Advertisement
YOU ARE HERE: LAT HomeCollections

CAUSE CELEBRE

Obama talks politics, basketball at Beverly Hills fundraiser

Demonstrators outside the Beverly Hilton urge the president to stand up for gay rights. Obama says he intends to keep his campaign promises.

May 29, 2009|TINA DAUNT

President Barack Obama may have come to town Wednesday night in his capacity as the Democratic Party's first fundraiser, but the chief executive wasn't about to let that obligation stand in the way of what may be his favorite role: basketball's fan-in-chief.

After telling the highest rollers in a very high-rolling Hollywood crowd -- those who paid the legal limit of $30,400 a couple to have their pictures taken and dine with the president -- that he remains a staunch Bulls fan (talk about your profiles in courage), Obama delivered a series of quips about making sure people would be able to get away in time to see at least some of the Lakers-Nuggets playoff game that had begun a few minutes before.

The president then moved through his own version of the triangle offense -- who needs Phil Jackson and all that Zen? -- using the Beverly Hilton's internal corridors to slip between the event's three ballrooms, moving from one to the next with supporters in tow. A few celebs (like Antonio Banderas and wife, Melanie Griffith) braved a walk through the lobby on their own, where hotel guests from Oklahoma and India snapped pictures of them. (Maybe a few hundred trips up and back on the red carpet ought to be part of every president's training too.)

Meanwhile, Obama wasn't kidding about getting away early to catch at least some of the game. While many of the stars, directors, producers and high-powered entertainment executives who'd just dropped somewhere between $3 million and $4 million onto the Dems' collection plate milled about the ballrooms, the president slipped quietly upstairs to the suite where he spent the night -- and, not incidentally, caught the game's fourth quarter. (At least he didn't have to wonder why Jack Nicholson hadn't shown up.)

Those who stayed behind after the event's concert ended back downstairs got an added bonus when comedian Jamie Foxx held court in a corner of the ballroom. The dozen or so people who crowded around laughed as he did his striking Obama impersonation. Foxx even recalled the time Obama said to him: "So you think you've got me?"

Foxx quipped in reply: "It's all in the way you say 'and' and 'look' and 'I didn't say that, John [McCain].' "

Listeners included Democratic fundraiser John Emerson and his wife, Kimberly, and daughter Jackie. Young power broker Alex Avant, who was chatting up the requisite gorgeous woman, stood nearby. At one point, Foxx stopped his monologue to compliment Avant's companion on her beauty, then picked up where he left off. "We're living in a time like no other. It's our time," Foxx said proudly of Obama, who by then was applauding the Lakers' game-breaking 11-point run on the team's way to victory.

--

Prop. 8 makes

an appearance

Meanwhile, on his way into the gala, Obama got a good look at the issue that's likely to preoccupy many of his Hollywood supporters over the next year or so: gay marriage. The industry has a guilty conscience when it comes to Prop. 8, the measure banning same-sex marriage, which the California Supreme Court upheld Tuesday.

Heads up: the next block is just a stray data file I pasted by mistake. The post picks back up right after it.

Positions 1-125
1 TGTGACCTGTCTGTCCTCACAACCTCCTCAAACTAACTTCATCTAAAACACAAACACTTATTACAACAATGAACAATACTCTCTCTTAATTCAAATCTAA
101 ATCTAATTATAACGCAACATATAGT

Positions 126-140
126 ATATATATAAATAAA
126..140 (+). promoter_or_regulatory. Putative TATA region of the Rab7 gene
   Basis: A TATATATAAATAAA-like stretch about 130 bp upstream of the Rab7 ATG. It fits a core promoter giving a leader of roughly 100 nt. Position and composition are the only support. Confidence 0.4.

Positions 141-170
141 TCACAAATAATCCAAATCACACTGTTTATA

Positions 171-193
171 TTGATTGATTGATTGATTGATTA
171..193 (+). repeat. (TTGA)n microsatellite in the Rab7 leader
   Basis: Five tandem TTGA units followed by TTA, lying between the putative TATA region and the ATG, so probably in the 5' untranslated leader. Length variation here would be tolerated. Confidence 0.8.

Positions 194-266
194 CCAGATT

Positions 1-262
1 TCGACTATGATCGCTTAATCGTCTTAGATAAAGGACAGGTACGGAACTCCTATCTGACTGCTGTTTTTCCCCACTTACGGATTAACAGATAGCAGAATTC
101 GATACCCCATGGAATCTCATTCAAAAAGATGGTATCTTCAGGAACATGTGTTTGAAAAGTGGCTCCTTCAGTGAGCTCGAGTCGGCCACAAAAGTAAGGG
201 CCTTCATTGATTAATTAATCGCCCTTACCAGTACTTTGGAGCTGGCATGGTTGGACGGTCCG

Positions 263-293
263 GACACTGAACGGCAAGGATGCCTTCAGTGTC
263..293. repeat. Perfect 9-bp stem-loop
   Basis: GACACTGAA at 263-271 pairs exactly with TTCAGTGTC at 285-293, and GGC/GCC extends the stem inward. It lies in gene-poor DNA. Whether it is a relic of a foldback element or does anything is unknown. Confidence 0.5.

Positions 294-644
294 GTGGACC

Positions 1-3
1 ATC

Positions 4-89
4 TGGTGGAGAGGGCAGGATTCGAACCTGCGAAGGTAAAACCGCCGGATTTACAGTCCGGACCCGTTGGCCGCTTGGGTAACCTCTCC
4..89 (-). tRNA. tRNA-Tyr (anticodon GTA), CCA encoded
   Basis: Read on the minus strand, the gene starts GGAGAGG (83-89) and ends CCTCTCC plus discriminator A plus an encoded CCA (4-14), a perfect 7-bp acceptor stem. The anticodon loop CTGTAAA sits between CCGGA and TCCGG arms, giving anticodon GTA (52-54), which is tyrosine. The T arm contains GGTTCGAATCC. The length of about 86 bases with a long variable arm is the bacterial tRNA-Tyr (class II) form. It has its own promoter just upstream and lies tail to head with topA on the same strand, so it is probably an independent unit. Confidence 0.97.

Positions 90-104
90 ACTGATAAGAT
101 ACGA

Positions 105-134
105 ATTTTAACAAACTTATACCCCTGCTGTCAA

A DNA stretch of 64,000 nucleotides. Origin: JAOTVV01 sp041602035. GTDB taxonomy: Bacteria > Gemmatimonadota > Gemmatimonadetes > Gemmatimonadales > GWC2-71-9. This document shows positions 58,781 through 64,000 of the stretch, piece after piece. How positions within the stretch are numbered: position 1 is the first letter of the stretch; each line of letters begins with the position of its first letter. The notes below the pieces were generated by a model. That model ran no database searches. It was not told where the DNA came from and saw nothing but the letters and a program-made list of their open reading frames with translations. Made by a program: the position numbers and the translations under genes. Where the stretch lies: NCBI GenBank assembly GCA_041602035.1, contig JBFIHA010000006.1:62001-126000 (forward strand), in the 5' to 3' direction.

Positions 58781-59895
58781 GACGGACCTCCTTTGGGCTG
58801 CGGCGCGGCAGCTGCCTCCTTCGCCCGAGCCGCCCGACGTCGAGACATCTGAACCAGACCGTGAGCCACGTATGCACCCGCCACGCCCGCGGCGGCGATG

Many in Hollywood feel that some stars and fundraisers simply avoided the original initiative campaign, while even many gay activists were distracted by the presidential campaign and put too much faith in the early polls showing that Prop. 8 wouldn't pass.

Not this time. Hollywood already is gearing up to support still another initiative campaign to make marriage equality an explicit part of the state constitution. Wednesday, activists such as Rick Jacobs pursued what they called "an inside-outside" strategy aimed at capitalizing on Obama's appearance. Across Wilshire from the Hilton, demonstrators (many of them, presumably, supporters of the president) chanted and displayed banners demanding not only equal rights to marry, but also an end to the military's don't-ask-don't-tell policy, which Obama promised to end during the campaign. (Jacobs, who had a ticket to the Hilton fundraiser, opted to spend the evening rallying the protesters.)

Though Obama didn't speak directly to the demonstrators' agenda, he did say that he'd heard their chants as his motorcade drove onto the hotel grounds.

"One of them said, 'Obama, keep your promise,' and I thought, 'That's fair,' " the president said, adding in an attempt to keep things light, "I don't know which promise he was talking about." When the small ripple of laughter died away, the president said his administration intends to keep all his campaign promises.

Back across Wilshire, about 200 members of groups such as Jacobs' Courage Campaign and the Stonewall Democratic Club continued to chant slogans including "Equal Rights Now!" as passing cars honked their horns.

Meanwhile, inside, Democratic strategist Chad Griffin and "Milk" producer Bruce Cohen spoke briefly with Obama during the fundraiser dinner, specifically urging him to support marriage equality.

"This is a president who, even prior to being president, has a very solid record of standing up for the rights of all Americans," Griffin said. "Now that he's president, it's our job to push this agenda forward and help make it a priority in the administration."

--

tina.daunt@latimes.com

Advertisement
Los Angeles Times Articles
|
|
|